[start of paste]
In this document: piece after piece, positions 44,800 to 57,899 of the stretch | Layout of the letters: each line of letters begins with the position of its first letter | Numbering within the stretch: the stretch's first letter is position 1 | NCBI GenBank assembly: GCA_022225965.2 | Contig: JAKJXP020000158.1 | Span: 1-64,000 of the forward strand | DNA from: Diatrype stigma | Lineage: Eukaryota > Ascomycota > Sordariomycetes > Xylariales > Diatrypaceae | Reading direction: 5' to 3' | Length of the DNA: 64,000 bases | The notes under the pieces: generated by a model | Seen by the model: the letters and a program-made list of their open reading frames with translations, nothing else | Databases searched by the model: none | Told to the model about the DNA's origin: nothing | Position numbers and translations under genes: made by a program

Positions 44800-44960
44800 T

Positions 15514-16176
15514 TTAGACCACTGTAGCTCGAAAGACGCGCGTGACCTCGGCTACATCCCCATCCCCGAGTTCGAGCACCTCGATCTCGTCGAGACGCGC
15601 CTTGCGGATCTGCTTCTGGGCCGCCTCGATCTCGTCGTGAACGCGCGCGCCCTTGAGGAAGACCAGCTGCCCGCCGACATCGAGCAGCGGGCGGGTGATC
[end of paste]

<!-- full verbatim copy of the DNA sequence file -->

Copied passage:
In this document: piece after piece, positions 44,800 to 57,899 of the stretch | Layout of the letters: each line of letters begins with the position of its first letter | Numbering within the stretch: the stretch's first letter is position 1 | NCBI GenBank assembly: GCA_022225965.2 | Contig: JAKJXP020000158.1 | Span: 1-64,000 of the forward strand | DNA from: Diatrype stigma | Lineage: Eukaryota > Ascomycota > Sordariomycetes > Xylariales > Diatrypaceae | Reading direction: 5' to 3' | Length of the DNA: 64,000 bases | The notes under the pieces: generated by a model | Seen by the model: the letters and a program-made list of their open reading frames with translations, nothing else | Databases searched by the model: none | Told to the model about the DNA's origin: nothing | Position numbers and translations under genes: made by a program

Positions 44800-44960
44800 T

Positions 15514-16176
15514 TTAGACCACTGTAGCTCGAAAGACGCGCGTGACCTCGGCTACATCCCCATCCCCGAGTTCGAGCACCTCGATCTCGTCGAGACGCGC
15601 CTTGCGGATCTGCTTCTGGGCCGCCTCGATCTCGTCGTGAACGCGCGCGCCCTTGAGGAAGACCAGCTGCCCGCCGACATCGAGCAGCGGGCGGGTGATC